Assuming the reel is turning properly, all it really needs is a cleaning and “tune-up.” Remove the spool and rinse it and the frame with water. Wipe away any excessive grime build-up and apply a small amount of reel lube around the gears. Allow the reel to dry before putting back into storage.
Fly Lines: Fly lines probably require more maintenance than any other piece of equipment. You don’t have to completely remove it from the reel, but pull out at least the first forty feet of fly line. You can pull out the entire amount if you wish, but most people don’t use more than the first forty feet and it’s what will need the most attention.
Spread it out someplace other than the ground, such as between a couple of trees in the back yard. Take a small container and fill it with water and a couple drops of dishwashing liquid. Dip a clean cloth or paper towel in the liquid and run the cloth back and forth over the fly line. You’ll likely see a dark, grimy stain on the cloth after you do. Repeat this process with a clean cloth until you no longer see a stain, then do it one more time with just water and no soap.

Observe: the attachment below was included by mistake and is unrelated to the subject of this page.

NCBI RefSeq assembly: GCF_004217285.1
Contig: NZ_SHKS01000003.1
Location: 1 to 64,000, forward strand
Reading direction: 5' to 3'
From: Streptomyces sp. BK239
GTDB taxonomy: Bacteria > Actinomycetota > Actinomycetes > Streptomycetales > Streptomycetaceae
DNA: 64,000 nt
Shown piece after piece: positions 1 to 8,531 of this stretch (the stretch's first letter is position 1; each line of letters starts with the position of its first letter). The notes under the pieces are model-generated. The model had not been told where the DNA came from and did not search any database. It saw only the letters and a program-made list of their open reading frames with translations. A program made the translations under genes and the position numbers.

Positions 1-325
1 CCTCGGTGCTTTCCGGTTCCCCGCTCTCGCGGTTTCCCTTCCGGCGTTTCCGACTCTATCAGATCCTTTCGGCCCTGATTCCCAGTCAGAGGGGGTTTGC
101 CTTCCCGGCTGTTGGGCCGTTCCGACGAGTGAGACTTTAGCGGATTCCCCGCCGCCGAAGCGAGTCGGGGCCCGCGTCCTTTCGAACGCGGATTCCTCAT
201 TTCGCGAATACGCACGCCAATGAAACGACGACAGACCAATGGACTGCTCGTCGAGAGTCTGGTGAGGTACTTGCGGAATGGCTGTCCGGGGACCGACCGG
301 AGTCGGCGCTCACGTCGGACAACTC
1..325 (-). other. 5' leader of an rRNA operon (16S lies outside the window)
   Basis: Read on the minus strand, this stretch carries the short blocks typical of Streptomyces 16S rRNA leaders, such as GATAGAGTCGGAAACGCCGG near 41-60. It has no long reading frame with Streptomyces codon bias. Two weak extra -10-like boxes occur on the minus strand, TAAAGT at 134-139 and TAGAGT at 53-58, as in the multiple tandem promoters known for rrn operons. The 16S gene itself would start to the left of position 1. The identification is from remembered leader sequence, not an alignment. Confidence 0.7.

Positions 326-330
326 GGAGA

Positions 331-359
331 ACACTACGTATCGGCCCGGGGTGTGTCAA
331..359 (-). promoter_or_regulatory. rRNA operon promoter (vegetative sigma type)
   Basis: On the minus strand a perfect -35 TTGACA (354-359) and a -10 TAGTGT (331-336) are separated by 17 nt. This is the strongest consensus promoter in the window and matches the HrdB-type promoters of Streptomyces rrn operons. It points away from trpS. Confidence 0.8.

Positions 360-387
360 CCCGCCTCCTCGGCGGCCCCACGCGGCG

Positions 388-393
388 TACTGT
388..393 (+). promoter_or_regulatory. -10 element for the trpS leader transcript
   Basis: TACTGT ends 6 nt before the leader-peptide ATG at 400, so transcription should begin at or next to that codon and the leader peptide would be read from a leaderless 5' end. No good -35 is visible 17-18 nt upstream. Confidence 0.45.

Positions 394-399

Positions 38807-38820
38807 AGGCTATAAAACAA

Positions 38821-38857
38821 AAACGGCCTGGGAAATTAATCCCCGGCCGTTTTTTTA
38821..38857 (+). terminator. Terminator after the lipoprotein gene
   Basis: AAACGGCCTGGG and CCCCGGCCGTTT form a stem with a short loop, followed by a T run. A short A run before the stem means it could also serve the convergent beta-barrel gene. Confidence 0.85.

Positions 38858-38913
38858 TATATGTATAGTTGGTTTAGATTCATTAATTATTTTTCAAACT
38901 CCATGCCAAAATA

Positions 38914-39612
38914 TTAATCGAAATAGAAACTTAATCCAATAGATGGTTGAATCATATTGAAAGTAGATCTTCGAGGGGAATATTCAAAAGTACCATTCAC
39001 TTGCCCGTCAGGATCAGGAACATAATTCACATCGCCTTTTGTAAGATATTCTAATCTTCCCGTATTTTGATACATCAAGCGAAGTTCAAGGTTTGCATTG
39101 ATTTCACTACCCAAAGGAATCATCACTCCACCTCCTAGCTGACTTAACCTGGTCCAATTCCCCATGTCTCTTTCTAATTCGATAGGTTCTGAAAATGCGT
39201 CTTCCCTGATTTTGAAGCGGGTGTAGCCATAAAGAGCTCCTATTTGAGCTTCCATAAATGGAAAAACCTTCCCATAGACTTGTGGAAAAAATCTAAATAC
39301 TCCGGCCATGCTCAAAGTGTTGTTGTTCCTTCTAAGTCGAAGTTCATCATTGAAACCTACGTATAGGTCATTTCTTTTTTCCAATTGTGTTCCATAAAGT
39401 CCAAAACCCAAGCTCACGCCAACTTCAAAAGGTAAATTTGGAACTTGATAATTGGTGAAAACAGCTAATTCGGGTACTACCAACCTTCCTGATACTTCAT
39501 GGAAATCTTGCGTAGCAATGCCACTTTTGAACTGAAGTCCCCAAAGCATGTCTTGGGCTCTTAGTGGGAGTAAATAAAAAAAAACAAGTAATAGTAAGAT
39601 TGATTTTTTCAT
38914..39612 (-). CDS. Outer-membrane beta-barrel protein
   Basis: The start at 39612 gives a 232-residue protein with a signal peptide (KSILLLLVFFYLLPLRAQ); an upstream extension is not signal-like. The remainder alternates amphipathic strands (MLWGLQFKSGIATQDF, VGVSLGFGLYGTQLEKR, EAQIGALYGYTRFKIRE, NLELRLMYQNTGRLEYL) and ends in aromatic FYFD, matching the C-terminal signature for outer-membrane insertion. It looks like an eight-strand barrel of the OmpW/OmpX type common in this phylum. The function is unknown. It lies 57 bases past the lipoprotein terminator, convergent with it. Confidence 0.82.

Now that your line is clean, you’ll want to treat it with something to keep it slick and prevent cracking. There are specific fly line treatments available at fly shops for this. Just rub into the line using the same method described above. Or something I like to use is ArmorAll. You buy the wipes and simply run the wipe up and down the line several times.